You could pick other bands as historically important but they didn’t really take off in the same way.  (I’m thinking of the U-PCS and U-NII bands.)  There is some more history in Henry Goldberg’s short paper Grazing on the Commons, which also draws attention to of Silicon Valley’s interest in unlicensed wireless operation and includes the delightful quote:

Like sin itself, the deliberate un-licensing of spectrum began with an Apple.

The next question:  Is there a list of all of the different kinds of things that operate in the band?  “Unlicensed” means the device operator doesn’t need permission but the device still needs to get one of those nifty FCC stickers on it — called certification.  Here’s a retro one.

In some contexts this is called a “declaration of conformity.”  What a nice phrase!  Those administrative law regulators really have a way with words.  I’ll use it as my post title.

So you can search the certifications online.  I searched 2400 – 2483 MHz (not exact match) in the charmingly not-user-friendly EAS database at our own Federal Communications Commission (use “authorization search“).   It turns out there are 3001 different things certified to operate in that band right now.  The database is so hard to use that there is no easy way to see what the devices are without several clicks for each device.  I tried two at random and got (1) an off-brand wireless camera and (2) an old-looking GE cordless phone.

Okay that didn’t really help.  Let me expand the question and just brainstorm instead.  Here’s question number three: Is there a list of all of the different kinds of unlicensed devices? Maybe I can brainstorm one.  I’ll see if I can list all of the examples of unlicensed transmitters that are intentionally transmitting.  My guess is that we can find examples of most of these (except as noted in parentheses) in the 2.4 GHz range.

  • wireless microphones
  • telemetry (water controllers, industrial controllers, etc.)
  • wireless sensors
  • anti-pilferage systems (those planks you walk through when entering stores)
  • security alarm systems
  • auditory assistance devices (help you hear the sermon in church)
  • garage door openers
  • ground-penetrating radar (below 2GHz)
  • through-wall imaging (not sure what this is exactly… sounds awesome! or scary.)
  • medical imaging (some)
  • keyless entry (wireless car key fob)
  • wireless cameras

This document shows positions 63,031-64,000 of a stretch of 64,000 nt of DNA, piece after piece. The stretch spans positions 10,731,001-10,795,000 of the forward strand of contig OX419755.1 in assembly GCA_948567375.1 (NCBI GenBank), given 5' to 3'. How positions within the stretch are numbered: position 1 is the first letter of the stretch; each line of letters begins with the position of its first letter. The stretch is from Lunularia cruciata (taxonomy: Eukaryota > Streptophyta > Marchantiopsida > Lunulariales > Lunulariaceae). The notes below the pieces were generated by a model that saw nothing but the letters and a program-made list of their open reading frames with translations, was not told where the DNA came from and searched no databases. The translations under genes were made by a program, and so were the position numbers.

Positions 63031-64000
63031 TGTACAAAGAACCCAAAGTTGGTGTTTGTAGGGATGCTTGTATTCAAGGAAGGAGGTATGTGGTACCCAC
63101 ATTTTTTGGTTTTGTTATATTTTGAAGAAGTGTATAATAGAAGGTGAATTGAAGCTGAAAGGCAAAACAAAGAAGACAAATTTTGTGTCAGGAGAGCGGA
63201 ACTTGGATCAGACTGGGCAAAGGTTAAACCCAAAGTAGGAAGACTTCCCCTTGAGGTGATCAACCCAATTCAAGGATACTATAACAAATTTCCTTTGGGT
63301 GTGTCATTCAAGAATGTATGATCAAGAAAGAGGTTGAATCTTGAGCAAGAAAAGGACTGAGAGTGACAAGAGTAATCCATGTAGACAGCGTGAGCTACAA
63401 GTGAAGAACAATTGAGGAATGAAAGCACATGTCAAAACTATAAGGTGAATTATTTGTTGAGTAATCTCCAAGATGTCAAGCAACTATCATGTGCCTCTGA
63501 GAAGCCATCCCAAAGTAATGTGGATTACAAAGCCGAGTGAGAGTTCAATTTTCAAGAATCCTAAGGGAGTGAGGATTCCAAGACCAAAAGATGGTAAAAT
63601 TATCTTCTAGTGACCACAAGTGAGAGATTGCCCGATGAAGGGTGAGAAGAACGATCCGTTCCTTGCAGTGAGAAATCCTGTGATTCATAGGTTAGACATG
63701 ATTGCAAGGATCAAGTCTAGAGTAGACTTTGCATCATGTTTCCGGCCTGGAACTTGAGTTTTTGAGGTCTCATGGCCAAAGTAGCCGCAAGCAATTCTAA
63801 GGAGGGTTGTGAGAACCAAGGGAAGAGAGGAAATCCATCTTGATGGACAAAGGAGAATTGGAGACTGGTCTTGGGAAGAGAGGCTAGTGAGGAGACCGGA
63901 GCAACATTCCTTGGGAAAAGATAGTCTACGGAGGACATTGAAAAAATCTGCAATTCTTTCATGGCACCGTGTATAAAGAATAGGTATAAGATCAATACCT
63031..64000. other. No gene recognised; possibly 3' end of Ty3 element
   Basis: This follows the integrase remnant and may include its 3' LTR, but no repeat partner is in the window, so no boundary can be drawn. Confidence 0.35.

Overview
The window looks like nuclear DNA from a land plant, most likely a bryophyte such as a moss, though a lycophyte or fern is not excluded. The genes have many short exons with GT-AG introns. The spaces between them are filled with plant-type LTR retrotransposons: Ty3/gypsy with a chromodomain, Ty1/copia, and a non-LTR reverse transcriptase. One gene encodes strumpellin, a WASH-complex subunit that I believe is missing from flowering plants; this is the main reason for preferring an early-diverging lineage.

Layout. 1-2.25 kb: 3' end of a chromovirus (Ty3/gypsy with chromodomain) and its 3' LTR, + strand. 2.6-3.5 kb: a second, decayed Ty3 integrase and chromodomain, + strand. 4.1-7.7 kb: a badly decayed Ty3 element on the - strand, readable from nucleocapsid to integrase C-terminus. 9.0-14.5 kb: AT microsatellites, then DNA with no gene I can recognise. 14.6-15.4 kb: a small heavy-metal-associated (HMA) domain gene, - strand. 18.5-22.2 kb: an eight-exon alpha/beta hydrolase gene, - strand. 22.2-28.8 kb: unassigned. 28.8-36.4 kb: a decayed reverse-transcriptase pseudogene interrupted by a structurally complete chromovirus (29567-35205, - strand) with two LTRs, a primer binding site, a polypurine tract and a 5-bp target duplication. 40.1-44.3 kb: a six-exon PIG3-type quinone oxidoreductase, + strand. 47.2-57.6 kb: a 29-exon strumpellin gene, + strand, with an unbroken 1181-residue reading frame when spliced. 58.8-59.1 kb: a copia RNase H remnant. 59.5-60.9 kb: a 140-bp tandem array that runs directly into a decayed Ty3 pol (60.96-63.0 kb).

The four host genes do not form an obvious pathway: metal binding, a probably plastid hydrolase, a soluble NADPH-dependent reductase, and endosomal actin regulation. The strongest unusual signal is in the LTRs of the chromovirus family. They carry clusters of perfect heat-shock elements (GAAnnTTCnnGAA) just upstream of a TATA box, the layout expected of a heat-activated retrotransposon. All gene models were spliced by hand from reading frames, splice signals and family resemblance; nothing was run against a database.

• remote controls
  • wireless video game console controllers
  • radars (frequency varies)
  • marine radios (some VHF radios don’t require a license)
  • toys (“Mr. Microphone” is a famous historical example though it initially operated in AM and then FM radio)

  • RC cars
  • novelties (??? don’t know what this means exactly but the term shows up in certification records)
  • any Bluetooth devices (mobile phone headsets, PDAs, laptops)
  • also ZigBee devices
  • wireless LANs like Wi-Fi, HiperLAN, HomeRF and any device that uses them (networked picture frames, printers, laptops, computers, phones)
  • cordless phones (not cellular)
  • low-power transmitters designed to broadcast your iPod or whatever to your car radio (uses FM bands)
  • talking houses, talking billboards, or talking roadsigns (temporary advertising or informational messages — only some of these are unlicensed — they must be low power)
  • RFID tags (although at lower frequencies than 2.4GHz) can now be found all over the place in anything that someone wants to track.
    • toll road transponders, airline baggage tracking tags, various shipments of valuable or controlled substances where the boxes/containers are tagged (e.g., prescription drugs), fast-pay keyfobs, shipping containers, credit cards (American Express blue card), keyless entry cards in your wallet, passports, expensive car tires…  I read in Wired Magazine a while ago that rare Indian elephants were having chips implanted to reduce trafficking.

Okay I’m running out of steam.  Anything else?  I seem to remember that J. H. Snider wrote some sort of list like this but I can’t find it.

Institutional Dynamics of Internet Studies as Revealed by Coffee Mugs

Friday, October 16th, 2009